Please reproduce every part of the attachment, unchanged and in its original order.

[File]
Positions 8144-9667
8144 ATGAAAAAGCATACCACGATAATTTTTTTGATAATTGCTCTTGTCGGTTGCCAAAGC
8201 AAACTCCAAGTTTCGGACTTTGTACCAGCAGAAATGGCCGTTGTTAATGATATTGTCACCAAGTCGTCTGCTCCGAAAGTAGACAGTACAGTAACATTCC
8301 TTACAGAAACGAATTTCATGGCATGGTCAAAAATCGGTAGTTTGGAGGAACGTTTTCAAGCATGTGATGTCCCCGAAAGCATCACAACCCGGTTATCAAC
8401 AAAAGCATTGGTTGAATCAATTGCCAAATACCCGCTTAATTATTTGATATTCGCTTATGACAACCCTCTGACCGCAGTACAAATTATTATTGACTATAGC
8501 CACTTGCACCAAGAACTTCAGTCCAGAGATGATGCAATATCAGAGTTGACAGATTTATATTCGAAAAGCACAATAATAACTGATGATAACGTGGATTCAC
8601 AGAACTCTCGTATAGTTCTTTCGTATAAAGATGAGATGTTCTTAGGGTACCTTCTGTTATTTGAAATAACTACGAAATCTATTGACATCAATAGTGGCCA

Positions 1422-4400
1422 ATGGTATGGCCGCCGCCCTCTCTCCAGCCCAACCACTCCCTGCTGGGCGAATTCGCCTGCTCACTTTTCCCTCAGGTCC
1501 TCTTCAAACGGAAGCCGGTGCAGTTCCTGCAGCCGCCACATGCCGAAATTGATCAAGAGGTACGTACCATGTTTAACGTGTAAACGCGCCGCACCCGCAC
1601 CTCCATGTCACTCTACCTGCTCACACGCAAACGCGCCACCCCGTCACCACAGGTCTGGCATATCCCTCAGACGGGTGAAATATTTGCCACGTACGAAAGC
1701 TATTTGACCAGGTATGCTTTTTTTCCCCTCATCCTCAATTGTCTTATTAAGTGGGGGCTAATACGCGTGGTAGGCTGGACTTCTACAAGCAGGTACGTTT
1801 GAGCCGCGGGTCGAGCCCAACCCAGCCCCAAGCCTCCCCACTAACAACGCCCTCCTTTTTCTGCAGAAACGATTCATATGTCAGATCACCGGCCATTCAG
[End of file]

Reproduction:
Positions 8144-9667
8144 ATGAAAAAGCATACCACGATAATTTTTTTGATAATTGCTCTTGTCGGTTGCCAAAGC
8201 AAACTCCAAGTTTCGGACTTTGTACCAGCAGAAATGGCCGTTGTTAATGATATTGTCACCAAGTCGTCTGCTCCGAAAGTAGACAGTACAGTAACATTCC
8301 TTACAGAAACGAATTTCATGGCATGGTCAAAAATCGGTAGTTTGGAGGAACGTTTTCAAGCATGTGATGTCCCCGAAAGCATCACAACCCGGTTATCAAC
8401 AAAAGCATTGGTTGAATCAATTGCCAAATACCCGCTTAATTATTTGATATTCGCTTATGACAACCCTCTGACCGCAGTACAAATTATTATTGACTATAGC
8501 CACTTGCACCAAGAACTTCAGTCCAGAGATGATGCAATATCAGAGTTGACAGATTTATATTCGAAAAGCACAATAATAACTGATGATAACGTGGATTCAC
8601 AGAACTCTCGTATAGTTCTTTCGTATAAAGATGAGATGTTCTTAGGGTACCTTCTGTTATTTGAAATAACTACGAAATCTATTGACATCAATAGTGGCCA

Positions 1422-4400
1422 ATGGTATGGCCGCCGCCCTCTCTCCAGCCCAACCACTCCCTGCTGGGCGAATTCGCCTGCTCACTTTTCCCTCAGGTCC
1501 TCTTCAAACGGAAGCCGGTGCAGTTCCTGCAGCCGCCACATGCCGAAATTGATCAAGAGGTACGTACCATGTTTAACGTGTAAACGCGCCGCACCCGCAC
1601 CTCCATGTCACTCTACCTGCTCACACGCAAACGCGCCACCCCGTCACCACAGGTCTGGCATATCCCTCAGACGGGTGAAATATTTGCCACGTACGAAAGC
1701 TATTTGACCAGGTATGCTTTTTTTCCCCTCATCCTCAATTGTCTTATTAAGTGGGGGCTAATACGCGTGGTAGGCTGGACTTCTACAAGCAGGTACGTTT
1801 GAGCCGCGGGTCGAGCCCAACCCAGCCCCAAGCCTCCCCACTAACAACGCCCTCCTTTTTCTGCAGAAACGATTCATATGTCAGATCACCGGCCATTCAG